The new career prospects for college graduates look promising for the 2021 class
Those armed with a newly minted diploma are entering a job market that suddenly looks more promising than it was a year ago.
Employers are hiring 7.2% more new college graduates from the 2021 class than from the 2020 class, according to a report by the National Association of Colleges and Employers.
While the upswing is not bringing college recruitment back to pre-pandemic levels, that suggests a newfound optimism, partly due to the increased spread of coronavirus vaccines, the reopening of businesses, and the steady improvement in the labor market, so the association.
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Early projections also indicated that the average starting salaries for graduates of the 2021 class with bachelor’s degrees are expected to rise, especially for computer science majors.
The average salary forecast for these graduates is now $ 72,173, up 7.1% from $ 67,411 last year for the 2020 class.
“This is of course in large part due to the greater need for technology in the new ‘virtual world’ we live and work in as a result of the Covid-19 pandemic,” said Shawn VanDerziel, executive director of NACE, in a statement .
Jobs are not only becoming more and more remote, they are also being discontinued. According to iCIMS, a talent acquisition software company, interviews created by chatbots more than tripled in 2020, and 2.7 million people used SMS to apply for jobs.
“It is the new norm to be interviewed virtually,” said Amanda Nachman, author of “#Qualified: You are more impressive than you realize.”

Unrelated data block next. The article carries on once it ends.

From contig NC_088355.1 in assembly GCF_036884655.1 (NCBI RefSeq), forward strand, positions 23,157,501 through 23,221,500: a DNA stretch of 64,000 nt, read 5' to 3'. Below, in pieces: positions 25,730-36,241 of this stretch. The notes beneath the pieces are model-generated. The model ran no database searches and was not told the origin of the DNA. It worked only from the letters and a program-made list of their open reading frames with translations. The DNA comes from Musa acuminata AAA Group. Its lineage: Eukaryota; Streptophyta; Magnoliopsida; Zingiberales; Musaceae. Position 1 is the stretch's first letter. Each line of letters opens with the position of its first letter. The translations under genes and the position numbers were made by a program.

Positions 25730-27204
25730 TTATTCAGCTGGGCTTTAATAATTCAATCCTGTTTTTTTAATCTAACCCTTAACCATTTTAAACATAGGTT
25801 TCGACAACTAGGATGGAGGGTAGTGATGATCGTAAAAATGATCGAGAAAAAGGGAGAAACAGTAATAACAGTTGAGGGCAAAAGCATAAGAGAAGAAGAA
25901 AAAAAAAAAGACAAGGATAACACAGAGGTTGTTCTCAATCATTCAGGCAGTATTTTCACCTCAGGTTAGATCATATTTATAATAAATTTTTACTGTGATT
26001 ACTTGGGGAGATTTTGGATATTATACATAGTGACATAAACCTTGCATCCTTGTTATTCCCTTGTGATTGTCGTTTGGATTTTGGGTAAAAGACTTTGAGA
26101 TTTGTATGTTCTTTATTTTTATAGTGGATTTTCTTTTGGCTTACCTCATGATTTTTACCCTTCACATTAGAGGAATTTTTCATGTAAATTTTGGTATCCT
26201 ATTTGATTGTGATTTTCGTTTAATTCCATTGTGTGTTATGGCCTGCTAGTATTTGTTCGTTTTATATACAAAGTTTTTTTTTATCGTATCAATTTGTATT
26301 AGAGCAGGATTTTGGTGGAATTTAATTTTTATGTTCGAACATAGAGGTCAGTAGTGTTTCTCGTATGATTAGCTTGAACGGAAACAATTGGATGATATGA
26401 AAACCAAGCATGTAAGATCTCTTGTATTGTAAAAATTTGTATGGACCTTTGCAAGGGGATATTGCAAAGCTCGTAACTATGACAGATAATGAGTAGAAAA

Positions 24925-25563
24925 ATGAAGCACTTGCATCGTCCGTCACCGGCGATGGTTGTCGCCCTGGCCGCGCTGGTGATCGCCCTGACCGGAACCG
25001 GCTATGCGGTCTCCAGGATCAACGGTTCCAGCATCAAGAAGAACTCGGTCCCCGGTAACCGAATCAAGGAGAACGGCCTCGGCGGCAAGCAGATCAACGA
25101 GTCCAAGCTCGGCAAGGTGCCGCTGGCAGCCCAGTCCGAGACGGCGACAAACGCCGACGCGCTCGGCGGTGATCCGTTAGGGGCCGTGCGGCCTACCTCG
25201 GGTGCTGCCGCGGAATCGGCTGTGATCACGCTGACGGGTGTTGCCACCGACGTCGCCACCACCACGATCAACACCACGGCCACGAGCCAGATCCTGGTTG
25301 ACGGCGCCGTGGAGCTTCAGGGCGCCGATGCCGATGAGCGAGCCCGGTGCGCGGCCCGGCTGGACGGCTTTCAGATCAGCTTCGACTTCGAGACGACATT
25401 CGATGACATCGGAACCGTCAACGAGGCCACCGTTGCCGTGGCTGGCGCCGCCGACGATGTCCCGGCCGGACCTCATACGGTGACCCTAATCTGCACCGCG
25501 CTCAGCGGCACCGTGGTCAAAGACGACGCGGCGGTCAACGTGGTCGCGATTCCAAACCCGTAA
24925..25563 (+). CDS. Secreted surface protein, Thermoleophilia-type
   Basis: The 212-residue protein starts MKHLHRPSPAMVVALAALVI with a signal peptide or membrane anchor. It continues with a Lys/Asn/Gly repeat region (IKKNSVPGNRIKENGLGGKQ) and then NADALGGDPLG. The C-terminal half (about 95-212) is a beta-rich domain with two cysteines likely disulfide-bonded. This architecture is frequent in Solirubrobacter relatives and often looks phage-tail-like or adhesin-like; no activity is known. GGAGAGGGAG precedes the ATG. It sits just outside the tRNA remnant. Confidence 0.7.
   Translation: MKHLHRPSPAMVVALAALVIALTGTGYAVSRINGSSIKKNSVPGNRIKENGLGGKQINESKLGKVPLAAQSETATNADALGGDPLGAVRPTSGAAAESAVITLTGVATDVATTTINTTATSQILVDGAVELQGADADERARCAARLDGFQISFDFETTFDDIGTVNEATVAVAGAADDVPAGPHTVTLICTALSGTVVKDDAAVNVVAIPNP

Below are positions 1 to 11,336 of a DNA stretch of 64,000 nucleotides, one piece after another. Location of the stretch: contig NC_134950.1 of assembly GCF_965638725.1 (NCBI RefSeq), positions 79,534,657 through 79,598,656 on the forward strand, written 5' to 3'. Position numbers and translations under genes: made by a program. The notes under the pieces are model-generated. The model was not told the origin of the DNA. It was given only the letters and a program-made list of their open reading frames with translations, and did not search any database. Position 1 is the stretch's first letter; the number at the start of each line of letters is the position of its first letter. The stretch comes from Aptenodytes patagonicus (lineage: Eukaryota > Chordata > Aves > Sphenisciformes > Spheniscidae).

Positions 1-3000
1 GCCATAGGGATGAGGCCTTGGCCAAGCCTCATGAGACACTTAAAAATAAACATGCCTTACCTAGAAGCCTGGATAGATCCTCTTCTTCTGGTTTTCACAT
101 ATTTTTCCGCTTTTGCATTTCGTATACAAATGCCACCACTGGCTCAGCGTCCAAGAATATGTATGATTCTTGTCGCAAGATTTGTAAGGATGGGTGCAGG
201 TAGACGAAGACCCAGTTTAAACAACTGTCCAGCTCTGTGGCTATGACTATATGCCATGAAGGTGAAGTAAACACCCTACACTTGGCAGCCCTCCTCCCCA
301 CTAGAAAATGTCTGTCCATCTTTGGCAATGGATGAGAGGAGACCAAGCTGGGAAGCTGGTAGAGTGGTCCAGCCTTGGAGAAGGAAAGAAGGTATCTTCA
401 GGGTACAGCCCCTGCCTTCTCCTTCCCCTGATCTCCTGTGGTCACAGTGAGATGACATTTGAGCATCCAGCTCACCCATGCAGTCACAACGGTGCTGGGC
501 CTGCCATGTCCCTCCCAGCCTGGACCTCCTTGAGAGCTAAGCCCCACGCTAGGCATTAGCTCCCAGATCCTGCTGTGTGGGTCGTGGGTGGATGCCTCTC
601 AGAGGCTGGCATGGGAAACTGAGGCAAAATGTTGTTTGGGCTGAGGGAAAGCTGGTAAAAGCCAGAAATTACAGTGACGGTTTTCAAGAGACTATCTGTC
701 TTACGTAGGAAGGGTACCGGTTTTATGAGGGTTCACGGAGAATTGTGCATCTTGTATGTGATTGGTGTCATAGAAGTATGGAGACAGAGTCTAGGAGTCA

Practice and suggest virtual interviews with a friend, and test your lighting, sound, and background. “If you can, show a little of your personality,” she said – like books, art, or your music collection – “that can be a topic of conversation.”
Then get dressed like you would for a face-to-face meeting, she said down to your shoes.
Nachman advised when it came to asking if he would like to go offline. “You can still write a handwritten note; you will be 100% noticed.”
Finding work is never easy, but for students entering an insecure job market with little or no experience, this process can pose additional challenges, said Kyle Elliott, a career coach who also works with younger college graduates.
“Job seekers need to look at their job search differently,” he said.
Graduates who may have missed valuable internship experience in the past year should highlight the accomplishments they have achieved in school, Elliott said, such as class projects or research reports.
Emphasize what sets you apart, he advised. For example, “If you’ve done a sideline or have built a large following on social media.”
“This may not be exactly what the organization is looking for, but it is an amazing achievement.”
There are also more online courses and training programs than ever before. Because of the pandemic, many of these skill development courses are even available for free or at low cost.
Your resume and LinkedIn profile should include these skills or certifications, as well as any other accomplishments that demonstrate success.
Finally, tap your support system, which may be more extensive than you think, Elliott said. Parents, professors, friends of the family and an extensive alumni network can help.
“People are ready to help students, you just have to ask,” he said.
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